3. The imposition of the Spanish conquerors’ religion on native life was the most thoroughly impactful aspect of the conquest in Mesoamerica and in the Andes. The aim of the Spanish invaders was to exploit the riches of the New World, to enrich the Spanish Crown with gold, silver and any wealth that could be gleaned from the conquered lands. This was done, ostensibly, as part of a grand initiative aimed at converting the native Aztec, Mayan and Inca peoples to Catholicism, which had the effect of subverting ancient social, economic and political institutions and traditions. For example, the Aztec ritual of human sacrifice, a cornerstone of their religious tradition, was banned under the auspices of the Catholic church and its missionary representatives in Mexico (Pacific Lutheran University, 2012). Educational practices soon followed, as the all-powerful church abolished a remarkably sophisticated system in favor of a rudimentary form of Catholic instruction.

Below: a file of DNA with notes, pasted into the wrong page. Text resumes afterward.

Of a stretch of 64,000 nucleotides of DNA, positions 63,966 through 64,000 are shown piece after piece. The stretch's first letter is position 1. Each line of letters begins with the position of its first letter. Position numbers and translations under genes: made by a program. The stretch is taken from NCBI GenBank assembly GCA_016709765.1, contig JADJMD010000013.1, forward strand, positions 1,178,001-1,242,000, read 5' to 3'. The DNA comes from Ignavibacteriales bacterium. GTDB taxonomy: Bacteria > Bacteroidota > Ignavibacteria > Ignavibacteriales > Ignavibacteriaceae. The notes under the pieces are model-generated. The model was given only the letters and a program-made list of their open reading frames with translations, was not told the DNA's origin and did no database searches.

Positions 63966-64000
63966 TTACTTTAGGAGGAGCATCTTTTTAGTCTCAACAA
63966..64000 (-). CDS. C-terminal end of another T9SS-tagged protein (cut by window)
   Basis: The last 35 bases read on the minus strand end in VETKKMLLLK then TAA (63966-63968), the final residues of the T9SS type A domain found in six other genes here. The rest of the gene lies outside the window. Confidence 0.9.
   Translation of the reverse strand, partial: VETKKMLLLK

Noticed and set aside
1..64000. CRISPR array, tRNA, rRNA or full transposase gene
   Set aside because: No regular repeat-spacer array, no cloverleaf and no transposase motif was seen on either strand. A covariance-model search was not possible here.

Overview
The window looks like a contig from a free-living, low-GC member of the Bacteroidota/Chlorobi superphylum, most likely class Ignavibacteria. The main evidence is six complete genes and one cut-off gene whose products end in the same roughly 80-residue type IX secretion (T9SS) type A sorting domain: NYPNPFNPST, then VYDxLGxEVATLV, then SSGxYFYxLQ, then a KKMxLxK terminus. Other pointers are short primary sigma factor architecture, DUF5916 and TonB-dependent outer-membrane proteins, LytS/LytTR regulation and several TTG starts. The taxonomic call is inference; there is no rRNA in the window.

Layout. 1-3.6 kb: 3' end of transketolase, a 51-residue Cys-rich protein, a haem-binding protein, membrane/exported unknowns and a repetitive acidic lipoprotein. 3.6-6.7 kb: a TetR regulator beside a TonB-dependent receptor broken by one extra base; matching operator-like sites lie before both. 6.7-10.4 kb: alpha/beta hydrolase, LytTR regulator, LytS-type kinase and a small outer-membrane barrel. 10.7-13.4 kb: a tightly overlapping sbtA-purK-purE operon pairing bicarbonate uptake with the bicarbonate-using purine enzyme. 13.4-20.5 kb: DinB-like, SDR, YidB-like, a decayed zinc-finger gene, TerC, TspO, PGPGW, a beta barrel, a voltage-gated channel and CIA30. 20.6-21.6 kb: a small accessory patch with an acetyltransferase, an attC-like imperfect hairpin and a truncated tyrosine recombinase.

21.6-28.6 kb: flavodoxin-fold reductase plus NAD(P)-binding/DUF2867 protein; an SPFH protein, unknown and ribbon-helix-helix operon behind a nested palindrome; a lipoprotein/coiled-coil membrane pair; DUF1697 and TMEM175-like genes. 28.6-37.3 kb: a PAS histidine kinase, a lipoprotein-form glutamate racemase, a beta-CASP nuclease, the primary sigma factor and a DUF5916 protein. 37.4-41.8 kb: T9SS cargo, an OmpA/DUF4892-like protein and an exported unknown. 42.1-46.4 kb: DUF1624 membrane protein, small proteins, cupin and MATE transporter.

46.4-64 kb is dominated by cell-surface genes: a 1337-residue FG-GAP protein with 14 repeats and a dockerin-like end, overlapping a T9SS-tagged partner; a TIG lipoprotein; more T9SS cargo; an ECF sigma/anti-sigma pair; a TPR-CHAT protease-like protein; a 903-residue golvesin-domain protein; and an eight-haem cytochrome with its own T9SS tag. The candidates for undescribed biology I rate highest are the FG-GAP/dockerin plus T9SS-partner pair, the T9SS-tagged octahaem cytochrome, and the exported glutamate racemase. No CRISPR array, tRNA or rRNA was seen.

Subjugation of the Maya was a different matter, as this less centralized civilization had no true political center the conquest of which would undermine their civilization. As a result, the conquest of the Yucatan was more problematic, though because the Mayan class hierarchy paralleled that of Spain, the conquest essentially amounted to the trading of one stratified social system for another (Ballou, 2008). However, the Catholic church forced the Maya to sacrifice their ancient culture and religion “in the name of progress and salvation” (2008). Such was the fate of the Inca Empire, the conquest of which may have been the most wrenching of all. The Incan emperors ruled by divine right a far-flung empire, overseeing a devoutly religious system in which human sacrifice was widely practiced in order to stave off famine, disease and other misfortunes, a practice the Spanish Conquest brought to an end. Ultimately, the most impactful socio-political effect of the conquest was that it signaled the end of a rule that had not fully unified “the life, language and institutions” of the Inca Empire (SMU, 2012).